You (Way-ge-mah-wish-kung) can remember when you were a small boy, this country was all taken from the Sioux and that the Chippewas all owned it in common. One band sold a little, and then another band sold some, when all should have joined in the cessions, and this produced injustice and inequality of division, so the Great Father last winter decided that you all had an interest in the title of Indian lands in Minnesota, and that your interests should hereafter all be united. That is the reason that we first went to Red Lake, as they own a reservation very much larger than your’s three or four times. You who own a small reservation, the most of it you will keep in your allotments, will get as much as those who have large reservations.
The Chippewas of the Mississippi put a large reservation here, and do not take a foot of it in allotments, beside giving four townships at White Earth containing pine.
The great council arranged this so as to correct whatever injustice had been done. Then to help you along until you should receive money from the sale of the pine, the Great Father appropriated $90,000, which is now in the Treasury, to be given to you, not only now, but to be continued year after year until you shall receive a greater sum. It has been customary to give you so much money for so much land, whether it was much or little, but now the land is sold for you and you get every dollar it brings. And instead of leaving you to settle your own disputes among yourselves, and which are seldom ended in that way without disaster, the law will settle them as it does with the white people. If one Indian injures another in person or property he will be punished precisely the same way he will be if he injures a white man; exactly at the Government punishes a white man for doing any injury to another.
When you have taken your allotments you will have much more land than the white man receives. He only gets 160 acres, while here the head of a family gets that and the children and other persons who are of age also get land. Any mistakes under former treaties, these old matters, cannot be brought up here. The damages caused by, and the land taken for, the reservoirs, are not matters which are covered out of sight by this arrangement, but are still alive.
Way-ge-mah-wish-kung: We have all kinds of stories here. There was a surveyor at work in this section of the country, and he told me that he was going to Mississippi. He said the Great Father did not own nay land there, but it is three miles back from where the Mississippi empties into this lake. There are a great many whites north of Winnebagoshish. The whites have stopped at the third river from Leech Lake, and not know exactly where the lines are. We wish an adjournment now, and will meet you tomorrow.
Second council at Cass Lake.
August 24, 1889
Way-ge-mah-wish-kung. There are many here who are ignorant of this transaction and we can not make them understand fully the purport of your visit.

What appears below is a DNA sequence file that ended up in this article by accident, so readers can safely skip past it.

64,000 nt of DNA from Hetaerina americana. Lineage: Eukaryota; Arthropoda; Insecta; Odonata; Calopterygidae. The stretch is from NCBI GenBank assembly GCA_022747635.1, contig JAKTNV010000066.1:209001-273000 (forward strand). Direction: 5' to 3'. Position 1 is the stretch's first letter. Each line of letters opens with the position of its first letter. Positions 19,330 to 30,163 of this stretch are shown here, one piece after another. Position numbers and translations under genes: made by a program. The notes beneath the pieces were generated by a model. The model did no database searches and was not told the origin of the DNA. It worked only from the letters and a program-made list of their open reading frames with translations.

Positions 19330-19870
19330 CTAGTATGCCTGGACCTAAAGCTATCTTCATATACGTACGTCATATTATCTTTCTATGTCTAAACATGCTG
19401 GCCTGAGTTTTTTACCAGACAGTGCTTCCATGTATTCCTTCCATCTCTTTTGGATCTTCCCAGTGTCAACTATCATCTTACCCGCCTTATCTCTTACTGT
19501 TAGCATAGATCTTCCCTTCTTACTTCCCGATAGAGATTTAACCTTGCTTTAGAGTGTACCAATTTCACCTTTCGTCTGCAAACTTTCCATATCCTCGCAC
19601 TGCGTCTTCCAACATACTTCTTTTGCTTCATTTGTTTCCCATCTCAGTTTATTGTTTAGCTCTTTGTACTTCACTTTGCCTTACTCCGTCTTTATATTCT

Mr. Rice then repeated the full and complete explanation of the prepositions made the day before.
Way-ge-mah-wish-kung. I wish to ask you about the request made by the Pillager Indians while I was there in reference to the money obtained from the dam matters. The Indians made a request that they should receive the whole amount to enable them at once to purchase cattle. How was that decided?
Mr. Rice. We put it down in the paper just as they said it.
Way-ge-mah-wish-kung. We wish it understood that the request of the Pillagers about the dams are our requests also.
I wish to state that our young men do not tie us up as the chiefs at Leech Lake relative to tied. We are a little more free here.
The same thing that troubled the minds of the Indians at leech Lake relative to the dam money and about the land at Leaf River, and the demand they made to have the account of the utility fund investigated, all these things are on our minds also.
At the time of the Northwest Commission I did not like the arrangement, but on account of the agent’s persistence, after he had been after me three times, they got me to sign it. As you have referred to the old treaty, I will tell you what I said at that time: “I sign that agreement just because I am urged to sign it; it is not because I like it. I do not like the agreement: you do not give us anything in our hands for signing that agreement, but I will sign it, as you urge me to sign it.” We were waiting for a young man who said he would be present when this arrangement was made.
Mr. Rice. We have not come to urge any of you to sign, but to tell you all there is in the proposition, and then to leave it optional with you to accept it or not. You have been left alone, without a mill, a Government farmer, or a carpenter; so far as I can see nothing has been done for you.
This country will not be filled up as the country south will be, because it is not as good for agriculture. If this is carried out, you will not be confined to your reservation